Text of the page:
Freelance Or In-house?
Companies hire freelancers for many different reasons. In some cases, the aim is to cover a short-term need and avoid the expense of recruiting a full-time employee. In other cases, organisations rely on freelancers over a longer period of time, sometimes establishing relationships that can last for years. The results gained from freelancers will depend heavily upon the circumstances.
From time to time, most businesses need help with activities that lie outside of their core expertise, whether that entails creating a website, publishing an article in an industry magazine, exploring their business strategy, or setting up and running an advertising campaign.
For all but the largest companies, it can be expensive to delegate these tasks to a specific in-house team, which potentially requires hiring at least one full-time specialist. These are exactly the kinds of activities that are ideally outsourced to freelancers and external teams. Often, highly experienced professionals who started out in big companies will set up their own businesses or go freelance, with the intention of expanding the range of projects they work on and increasing their earnings. Companies who seek these services may return to the same freelancers over and over again if the first job goes well, and there is mutual interest in long-term cooperation.
At the other end of the scale, businesses often need a specific service that does not need a highly-skilled employee. Retailers frequently hire temporary staff to ensure their shelves and displays are stocked, for example. Digitalisation and automation is making it easier to hire workers on a project basis. A high degree of flexibility for workers and employees is characteristic of this kind of arrangement.
Ambitious companies often want to experiment with new business activities, with customer management and support processes being a common example. These projects require a detailed strategy, and a team that needs to be carefully trained and monitored. If early tests suggest such a service will be profitable, it will be incorporated into the company’s day-to-day operations.
However, there is always the possibility that the new division will turn out to be unprofitable or unsuccessful. If a whole new team has been hired to run the project, their dismissal can be costly and problematic. The risks of trying out a new venture can be mitigated by engaging an external group on a contract basis. If successful, a team can be hired and trained to continue on a full-time basis; if not, there are no obligations to the contractor beyond the pre-agreed fee.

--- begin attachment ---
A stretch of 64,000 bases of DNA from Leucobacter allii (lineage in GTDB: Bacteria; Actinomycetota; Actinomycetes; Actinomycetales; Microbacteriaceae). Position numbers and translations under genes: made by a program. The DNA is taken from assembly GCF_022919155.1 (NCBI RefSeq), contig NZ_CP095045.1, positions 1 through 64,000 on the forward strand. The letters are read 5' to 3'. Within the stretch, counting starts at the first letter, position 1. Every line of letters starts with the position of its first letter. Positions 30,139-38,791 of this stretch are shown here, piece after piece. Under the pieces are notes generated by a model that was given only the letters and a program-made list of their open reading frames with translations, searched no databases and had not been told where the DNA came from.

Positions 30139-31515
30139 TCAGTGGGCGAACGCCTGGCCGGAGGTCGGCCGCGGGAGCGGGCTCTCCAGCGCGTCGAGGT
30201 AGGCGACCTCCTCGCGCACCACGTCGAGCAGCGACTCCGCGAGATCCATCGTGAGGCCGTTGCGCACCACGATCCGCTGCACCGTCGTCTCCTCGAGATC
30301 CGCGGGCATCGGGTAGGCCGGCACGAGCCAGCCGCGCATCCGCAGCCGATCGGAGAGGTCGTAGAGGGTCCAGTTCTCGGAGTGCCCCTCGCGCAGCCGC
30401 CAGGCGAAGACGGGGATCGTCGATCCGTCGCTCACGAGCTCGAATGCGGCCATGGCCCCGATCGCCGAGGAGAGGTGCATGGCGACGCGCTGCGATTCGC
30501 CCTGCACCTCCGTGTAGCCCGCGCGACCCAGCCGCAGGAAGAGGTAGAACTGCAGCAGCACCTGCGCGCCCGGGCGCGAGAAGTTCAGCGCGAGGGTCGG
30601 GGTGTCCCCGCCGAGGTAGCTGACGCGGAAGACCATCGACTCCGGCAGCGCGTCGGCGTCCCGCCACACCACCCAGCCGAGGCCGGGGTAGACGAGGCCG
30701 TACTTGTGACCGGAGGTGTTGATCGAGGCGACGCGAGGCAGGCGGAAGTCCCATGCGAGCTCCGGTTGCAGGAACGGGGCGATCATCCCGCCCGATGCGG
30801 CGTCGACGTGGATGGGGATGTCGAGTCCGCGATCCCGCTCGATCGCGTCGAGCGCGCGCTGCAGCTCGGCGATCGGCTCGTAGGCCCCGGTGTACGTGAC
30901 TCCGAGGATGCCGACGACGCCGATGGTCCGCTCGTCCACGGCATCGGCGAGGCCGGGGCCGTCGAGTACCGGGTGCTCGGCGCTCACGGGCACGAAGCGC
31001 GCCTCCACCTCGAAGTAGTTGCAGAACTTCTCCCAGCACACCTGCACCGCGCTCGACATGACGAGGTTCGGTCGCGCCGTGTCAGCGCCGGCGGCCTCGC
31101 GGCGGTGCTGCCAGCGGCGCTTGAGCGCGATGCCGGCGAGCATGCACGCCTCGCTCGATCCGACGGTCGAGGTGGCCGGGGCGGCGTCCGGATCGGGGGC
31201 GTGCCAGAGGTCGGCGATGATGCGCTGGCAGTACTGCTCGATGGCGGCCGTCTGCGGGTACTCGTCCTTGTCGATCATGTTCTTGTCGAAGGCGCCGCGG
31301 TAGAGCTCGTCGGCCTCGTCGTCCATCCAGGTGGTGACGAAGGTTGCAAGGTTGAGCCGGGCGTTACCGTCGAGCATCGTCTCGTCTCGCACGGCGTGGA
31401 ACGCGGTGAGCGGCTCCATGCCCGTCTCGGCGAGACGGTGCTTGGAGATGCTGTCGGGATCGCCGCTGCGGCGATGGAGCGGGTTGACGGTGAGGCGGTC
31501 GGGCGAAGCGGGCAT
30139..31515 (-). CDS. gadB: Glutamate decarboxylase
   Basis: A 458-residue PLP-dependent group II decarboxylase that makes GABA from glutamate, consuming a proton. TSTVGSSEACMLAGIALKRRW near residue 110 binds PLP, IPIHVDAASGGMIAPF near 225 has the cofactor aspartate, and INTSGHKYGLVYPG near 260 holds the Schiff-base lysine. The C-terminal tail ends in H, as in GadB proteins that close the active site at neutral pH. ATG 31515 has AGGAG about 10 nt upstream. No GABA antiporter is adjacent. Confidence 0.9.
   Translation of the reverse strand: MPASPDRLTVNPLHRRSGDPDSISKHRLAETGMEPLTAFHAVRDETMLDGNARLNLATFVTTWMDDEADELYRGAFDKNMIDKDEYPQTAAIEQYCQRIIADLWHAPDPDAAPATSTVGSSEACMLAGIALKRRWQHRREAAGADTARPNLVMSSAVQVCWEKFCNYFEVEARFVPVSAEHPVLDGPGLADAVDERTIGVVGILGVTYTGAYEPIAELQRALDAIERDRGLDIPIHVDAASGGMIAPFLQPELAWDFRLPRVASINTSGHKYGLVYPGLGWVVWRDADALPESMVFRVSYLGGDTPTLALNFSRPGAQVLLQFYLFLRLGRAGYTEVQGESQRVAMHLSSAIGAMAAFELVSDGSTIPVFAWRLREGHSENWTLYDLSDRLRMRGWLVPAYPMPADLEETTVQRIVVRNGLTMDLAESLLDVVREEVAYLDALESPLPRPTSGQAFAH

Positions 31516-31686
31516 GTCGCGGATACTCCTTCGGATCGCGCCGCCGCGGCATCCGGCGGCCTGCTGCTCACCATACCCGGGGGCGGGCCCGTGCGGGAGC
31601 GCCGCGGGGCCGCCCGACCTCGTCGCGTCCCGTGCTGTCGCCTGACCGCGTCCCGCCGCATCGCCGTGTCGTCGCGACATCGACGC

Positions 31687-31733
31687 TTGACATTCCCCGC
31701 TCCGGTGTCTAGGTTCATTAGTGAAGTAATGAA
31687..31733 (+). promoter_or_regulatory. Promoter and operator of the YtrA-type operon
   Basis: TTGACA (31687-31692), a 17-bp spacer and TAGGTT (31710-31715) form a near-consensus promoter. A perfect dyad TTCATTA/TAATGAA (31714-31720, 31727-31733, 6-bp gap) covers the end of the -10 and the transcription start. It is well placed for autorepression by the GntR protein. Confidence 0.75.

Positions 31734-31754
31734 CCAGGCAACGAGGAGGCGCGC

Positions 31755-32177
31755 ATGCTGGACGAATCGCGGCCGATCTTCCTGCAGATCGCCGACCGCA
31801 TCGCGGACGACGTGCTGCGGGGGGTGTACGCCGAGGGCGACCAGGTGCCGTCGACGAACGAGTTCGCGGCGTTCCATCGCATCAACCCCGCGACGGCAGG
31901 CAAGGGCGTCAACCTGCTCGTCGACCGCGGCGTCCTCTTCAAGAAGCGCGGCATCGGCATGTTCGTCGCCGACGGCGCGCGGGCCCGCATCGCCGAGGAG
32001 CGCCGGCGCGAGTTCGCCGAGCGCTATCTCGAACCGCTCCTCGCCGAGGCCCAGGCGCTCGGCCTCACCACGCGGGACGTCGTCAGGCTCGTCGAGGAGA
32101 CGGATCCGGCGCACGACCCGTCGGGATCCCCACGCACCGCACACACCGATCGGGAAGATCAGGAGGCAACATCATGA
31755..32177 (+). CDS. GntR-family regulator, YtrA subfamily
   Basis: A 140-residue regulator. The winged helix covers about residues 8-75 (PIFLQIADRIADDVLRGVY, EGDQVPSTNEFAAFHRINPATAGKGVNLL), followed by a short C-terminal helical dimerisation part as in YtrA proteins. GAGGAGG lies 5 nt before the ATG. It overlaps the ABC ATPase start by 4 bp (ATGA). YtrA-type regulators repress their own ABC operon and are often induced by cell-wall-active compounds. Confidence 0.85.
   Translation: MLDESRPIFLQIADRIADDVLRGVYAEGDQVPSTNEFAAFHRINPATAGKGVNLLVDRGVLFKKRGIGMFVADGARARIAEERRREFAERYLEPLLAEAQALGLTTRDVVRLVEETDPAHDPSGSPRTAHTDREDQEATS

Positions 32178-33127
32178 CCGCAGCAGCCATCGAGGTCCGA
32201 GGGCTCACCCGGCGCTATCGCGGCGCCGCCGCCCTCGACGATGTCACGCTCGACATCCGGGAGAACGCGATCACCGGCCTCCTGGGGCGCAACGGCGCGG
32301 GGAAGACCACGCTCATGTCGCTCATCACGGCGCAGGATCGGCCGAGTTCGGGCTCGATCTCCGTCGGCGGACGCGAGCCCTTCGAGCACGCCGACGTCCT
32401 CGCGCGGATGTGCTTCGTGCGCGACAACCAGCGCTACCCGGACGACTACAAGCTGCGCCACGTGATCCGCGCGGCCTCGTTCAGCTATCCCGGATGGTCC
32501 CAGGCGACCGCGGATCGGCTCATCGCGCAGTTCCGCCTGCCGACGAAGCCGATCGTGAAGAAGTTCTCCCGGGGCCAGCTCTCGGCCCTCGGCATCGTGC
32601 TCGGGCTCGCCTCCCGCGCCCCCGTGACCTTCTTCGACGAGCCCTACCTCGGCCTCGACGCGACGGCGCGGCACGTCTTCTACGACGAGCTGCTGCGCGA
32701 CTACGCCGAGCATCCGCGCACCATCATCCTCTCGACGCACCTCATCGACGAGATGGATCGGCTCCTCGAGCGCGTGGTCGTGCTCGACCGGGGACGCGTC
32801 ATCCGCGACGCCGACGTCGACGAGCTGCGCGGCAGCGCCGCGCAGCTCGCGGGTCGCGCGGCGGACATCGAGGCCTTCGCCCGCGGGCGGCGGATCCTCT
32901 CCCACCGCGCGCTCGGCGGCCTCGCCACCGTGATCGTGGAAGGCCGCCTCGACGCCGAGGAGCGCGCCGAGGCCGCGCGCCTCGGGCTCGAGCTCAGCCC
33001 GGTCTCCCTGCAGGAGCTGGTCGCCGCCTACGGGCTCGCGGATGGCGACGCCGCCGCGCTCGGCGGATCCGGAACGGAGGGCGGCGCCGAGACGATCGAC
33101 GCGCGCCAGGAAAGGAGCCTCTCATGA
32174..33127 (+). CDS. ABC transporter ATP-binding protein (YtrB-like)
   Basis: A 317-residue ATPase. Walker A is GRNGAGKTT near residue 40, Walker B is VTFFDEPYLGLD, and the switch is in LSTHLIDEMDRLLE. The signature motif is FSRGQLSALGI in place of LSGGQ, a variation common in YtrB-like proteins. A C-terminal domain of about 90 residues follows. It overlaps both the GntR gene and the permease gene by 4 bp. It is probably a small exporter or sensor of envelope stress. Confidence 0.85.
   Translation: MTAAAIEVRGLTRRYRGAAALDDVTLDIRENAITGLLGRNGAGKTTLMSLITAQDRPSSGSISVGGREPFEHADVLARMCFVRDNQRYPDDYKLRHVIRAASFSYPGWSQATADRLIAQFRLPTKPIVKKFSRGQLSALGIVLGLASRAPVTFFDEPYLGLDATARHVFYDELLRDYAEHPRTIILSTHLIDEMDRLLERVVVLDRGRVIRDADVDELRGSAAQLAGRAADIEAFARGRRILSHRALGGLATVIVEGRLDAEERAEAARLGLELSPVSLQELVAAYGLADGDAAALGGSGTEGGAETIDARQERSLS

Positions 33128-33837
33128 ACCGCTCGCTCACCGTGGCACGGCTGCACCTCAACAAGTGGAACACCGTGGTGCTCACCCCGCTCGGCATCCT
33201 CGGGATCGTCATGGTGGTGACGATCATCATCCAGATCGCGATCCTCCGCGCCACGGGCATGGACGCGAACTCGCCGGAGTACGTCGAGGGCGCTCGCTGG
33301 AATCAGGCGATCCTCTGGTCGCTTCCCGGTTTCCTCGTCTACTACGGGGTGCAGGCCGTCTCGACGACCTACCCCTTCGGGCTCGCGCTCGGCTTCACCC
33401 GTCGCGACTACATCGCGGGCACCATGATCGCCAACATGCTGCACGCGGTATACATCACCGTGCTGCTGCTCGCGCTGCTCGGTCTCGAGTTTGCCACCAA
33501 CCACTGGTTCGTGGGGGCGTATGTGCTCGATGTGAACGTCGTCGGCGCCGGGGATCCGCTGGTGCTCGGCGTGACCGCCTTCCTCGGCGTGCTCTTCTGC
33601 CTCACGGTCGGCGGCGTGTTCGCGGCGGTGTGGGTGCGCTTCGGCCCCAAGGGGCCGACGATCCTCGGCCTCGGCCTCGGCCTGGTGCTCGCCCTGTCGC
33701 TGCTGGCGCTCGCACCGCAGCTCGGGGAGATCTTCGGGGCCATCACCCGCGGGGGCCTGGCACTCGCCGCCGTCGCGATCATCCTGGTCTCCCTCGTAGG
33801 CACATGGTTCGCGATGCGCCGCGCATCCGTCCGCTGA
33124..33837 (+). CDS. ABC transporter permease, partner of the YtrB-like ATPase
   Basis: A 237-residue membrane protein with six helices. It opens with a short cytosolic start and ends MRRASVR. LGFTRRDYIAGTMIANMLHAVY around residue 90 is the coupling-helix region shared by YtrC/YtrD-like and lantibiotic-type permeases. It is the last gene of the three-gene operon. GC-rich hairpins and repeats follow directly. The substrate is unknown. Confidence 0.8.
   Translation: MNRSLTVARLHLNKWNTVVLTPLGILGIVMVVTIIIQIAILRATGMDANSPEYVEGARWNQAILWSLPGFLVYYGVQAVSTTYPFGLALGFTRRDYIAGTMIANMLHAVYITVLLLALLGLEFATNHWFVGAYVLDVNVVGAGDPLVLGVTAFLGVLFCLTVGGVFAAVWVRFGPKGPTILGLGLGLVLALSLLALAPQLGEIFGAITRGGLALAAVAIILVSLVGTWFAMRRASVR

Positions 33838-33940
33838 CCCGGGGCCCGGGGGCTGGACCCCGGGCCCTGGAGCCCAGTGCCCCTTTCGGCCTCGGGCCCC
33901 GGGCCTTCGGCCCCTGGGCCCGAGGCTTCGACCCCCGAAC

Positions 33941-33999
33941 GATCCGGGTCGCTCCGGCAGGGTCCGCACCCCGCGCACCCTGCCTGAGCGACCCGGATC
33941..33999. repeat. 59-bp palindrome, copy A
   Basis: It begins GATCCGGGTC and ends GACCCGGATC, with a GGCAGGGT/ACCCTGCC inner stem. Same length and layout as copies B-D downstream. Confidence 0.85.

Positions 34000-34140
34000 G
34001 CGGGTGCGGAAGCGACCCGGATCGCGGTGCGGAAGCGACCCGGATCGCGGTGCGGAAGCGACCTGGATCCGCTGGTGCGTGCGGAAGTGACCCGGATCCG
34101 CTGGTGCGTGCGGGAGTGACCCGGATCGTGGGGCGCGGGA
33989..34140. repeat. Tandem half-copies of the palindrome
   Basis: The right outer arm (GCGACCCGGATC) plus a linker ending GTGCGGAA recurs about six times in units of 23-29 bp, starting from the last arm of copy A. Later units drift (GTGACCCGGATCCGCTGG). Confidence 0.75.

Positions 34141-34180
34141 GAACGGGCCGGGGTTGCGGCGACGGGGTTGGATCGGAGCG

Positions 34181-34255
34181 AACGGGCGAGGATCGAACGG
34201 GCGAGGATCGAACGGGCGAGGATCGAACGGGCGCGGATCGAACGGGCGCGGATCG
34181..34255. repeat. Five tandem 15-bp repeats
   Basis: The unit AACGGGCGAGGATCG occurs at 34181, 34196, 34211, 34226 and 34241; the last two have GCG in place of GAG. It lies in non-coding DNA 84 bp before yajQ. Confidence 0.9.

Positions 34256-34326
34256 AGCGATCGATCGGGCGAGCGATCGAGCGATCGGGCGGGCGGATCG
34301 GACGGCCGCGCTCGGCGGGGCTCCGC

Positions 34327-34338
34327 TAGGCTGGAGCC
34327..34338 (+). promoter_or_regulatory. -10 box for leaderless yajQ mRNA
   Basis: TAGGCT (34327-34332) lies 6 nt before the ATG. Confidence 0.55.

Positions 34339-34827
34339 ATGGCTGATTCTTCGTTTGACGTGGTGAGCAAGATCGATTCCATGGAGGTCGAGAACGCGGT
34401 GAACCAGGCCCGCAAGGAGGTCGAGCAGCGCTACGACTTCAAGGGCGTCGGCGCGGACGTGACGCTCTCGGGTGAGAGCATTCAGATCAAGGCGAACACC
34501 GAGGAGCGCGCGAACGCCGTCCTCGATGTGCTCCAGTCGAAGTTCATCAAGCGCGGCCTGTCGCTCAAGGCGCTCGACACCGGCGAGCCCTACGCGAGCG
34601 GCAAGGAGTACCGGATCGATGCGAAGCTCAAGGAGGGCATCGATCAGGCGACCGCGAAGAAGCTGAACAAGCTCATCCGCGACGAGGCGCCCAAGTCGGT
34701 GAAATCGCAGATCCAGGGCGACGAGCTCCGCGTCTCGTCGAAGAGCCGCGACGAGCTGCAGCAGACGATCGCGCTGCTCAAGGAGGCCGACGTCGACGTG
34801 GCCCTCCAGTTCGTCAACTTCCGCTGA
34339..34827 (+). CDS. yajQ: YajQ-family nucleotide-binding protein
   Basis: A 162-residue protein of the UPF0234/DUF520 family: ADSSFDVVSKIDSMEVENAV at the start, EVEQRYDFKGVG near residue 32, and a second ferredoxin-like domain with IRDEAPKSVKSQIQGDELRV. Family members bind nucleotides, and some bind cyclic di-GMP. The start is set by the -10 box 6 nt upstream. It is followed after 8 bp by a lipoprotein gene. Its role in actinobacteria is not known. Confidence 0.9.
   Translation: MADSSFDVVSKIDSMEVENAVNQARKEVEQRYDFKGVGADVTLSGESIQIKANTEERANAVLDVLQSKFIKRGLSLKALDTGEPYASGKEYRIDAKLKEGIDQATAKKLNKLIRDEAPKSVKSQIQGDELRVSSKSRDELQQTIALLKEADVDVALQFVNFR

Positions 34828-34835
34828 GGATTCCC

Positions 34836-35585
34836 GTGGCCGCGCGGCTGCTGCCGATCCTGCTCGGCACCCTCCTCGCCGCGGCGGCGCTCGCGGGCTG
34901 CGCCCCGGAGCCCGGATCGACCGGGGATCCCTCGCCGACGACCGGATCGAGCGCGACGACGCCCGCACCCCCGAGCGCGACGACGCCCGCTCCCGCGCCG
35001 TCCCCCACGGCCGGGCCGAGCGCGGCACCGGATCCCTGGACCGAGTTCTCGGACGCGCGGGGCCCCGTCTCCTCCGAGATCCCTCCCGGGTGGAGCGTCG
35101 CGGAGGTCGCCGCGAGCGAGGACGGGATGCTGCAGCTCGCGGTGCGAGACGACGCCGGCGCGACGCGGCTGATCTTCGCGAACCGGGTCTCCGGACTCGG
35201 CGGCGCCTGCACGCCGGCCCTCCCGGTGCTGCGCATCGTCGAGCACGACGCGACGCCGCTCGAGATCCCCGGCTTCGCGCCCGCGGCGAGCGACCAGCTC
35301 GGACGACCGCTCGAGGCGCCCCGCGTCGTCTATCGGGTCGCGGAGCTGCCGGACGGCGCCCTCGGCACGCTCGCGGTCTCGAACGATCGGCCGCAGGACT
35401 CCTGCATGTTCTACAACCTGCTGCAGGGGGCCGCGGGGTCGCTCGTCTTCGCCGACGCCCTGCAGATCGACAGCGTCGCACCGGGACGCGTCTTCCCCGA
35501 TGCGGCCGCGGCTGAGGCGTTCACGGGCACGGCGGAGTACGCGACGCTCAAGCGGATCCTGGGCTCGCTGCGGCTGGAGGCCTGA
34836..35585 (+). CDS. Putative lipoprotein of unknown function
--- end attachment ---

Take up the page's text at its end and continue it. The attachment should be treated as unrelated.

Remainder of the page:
The Benefits Of Blockchain For Employers
Businesses face the dual challenges of transitioning their HR processes to the realities of the gig economy, and finding qualified freelancers capable of completing the required tasks on-time and to the necessary quality. While this is true of all businesses, those that operate in the field of IT, blockchain and Web3 are in a strong position to take advantage of new freelance platforms built on the blockchain and leveraging cryptocurrency payments. These platforms have several material advantages over their centralised counterparts.
Web3 services operate on a different paradigm to Web2. Transparency, openness and user sovereignty are core properties of public blockchains. Most conventional recruitment and freelancer sites suffer from the same problems as other Web2 platforms: they have various human and technical single points of failure. They may offer inadequate protection for customers’ funds and personal data, and have opaque and unfair dispute resolution processes.
As a freelance platform hosted on the blockchain, LaborX enables users to organise jobs via smart contract-based agreements, which escrow funds and specify key work objectives. A decentralised reputation system protects both freelancers and employers, ensuring for both parties that the people they choose to work with are honest and competent.
To avoid the problem of non-payment, customer funds are locked on LaborX before the freelancer begins work. Payment is automatically made upon agreed completion (or, in the event of a problem, held until mediation occurs). Jobs can be broken down into tasks, with part-payment happening at each milestone, again reducing risk for both parties.
Arguably the biggest advantage of cryptocurrency is the possibility of fast, efficient, international transfers. Compared to the legacy banking system, crypto transactions are practically frictionless. Payment processors for traditional freelancing platforms typically charge high fees, on top of the platform’s own commission, and do not cater to users in certain jurisdictions. Users without bank accounts are excluded.
LaborX allows customers to work with literally any freelancer who has an internet connection, and settle payment in dozens of different cryptocurrencies and tokens via the Ethereum mainnet, Polygon and Binance Smart Chain networks.
As a blockchain-based platform, LaborX has a strong emphasis on Web3 talent. One of the most active areas for recruitment is the field of blockchain application development and auxiliary services, including design and marketing. Due to the shortage of suitable talent, companies often struggle to hire full-time employees in these fields.
The labour market and recruitment landscape are changing fast, with the coronavirus pandemic accelerating existing trends towards remote and freelance work. This presents a significant challenge to companies that are used to maintaining physical offices staffed with full-time employees.
In our opinion, however, companies that embrace the new paradigm and are prepared to be flexible have an opportunity to gain a competitive edge, reducing costs across the board and increasing efficiency while simultaneously accessing the best talent and improving the quality of their products and services. A smart approach will likely include a core team of permanent staff but integrate freelancers and contracted teams wherever possible.
LaborX has brought together some of the top specialists from all over the world, and removed the frictions inherent in traditional freelance platforms. Our community is growing rapidly, with over 50,000 freelancers offering a wide range of gigs and services.Find out more at www.LaborX.com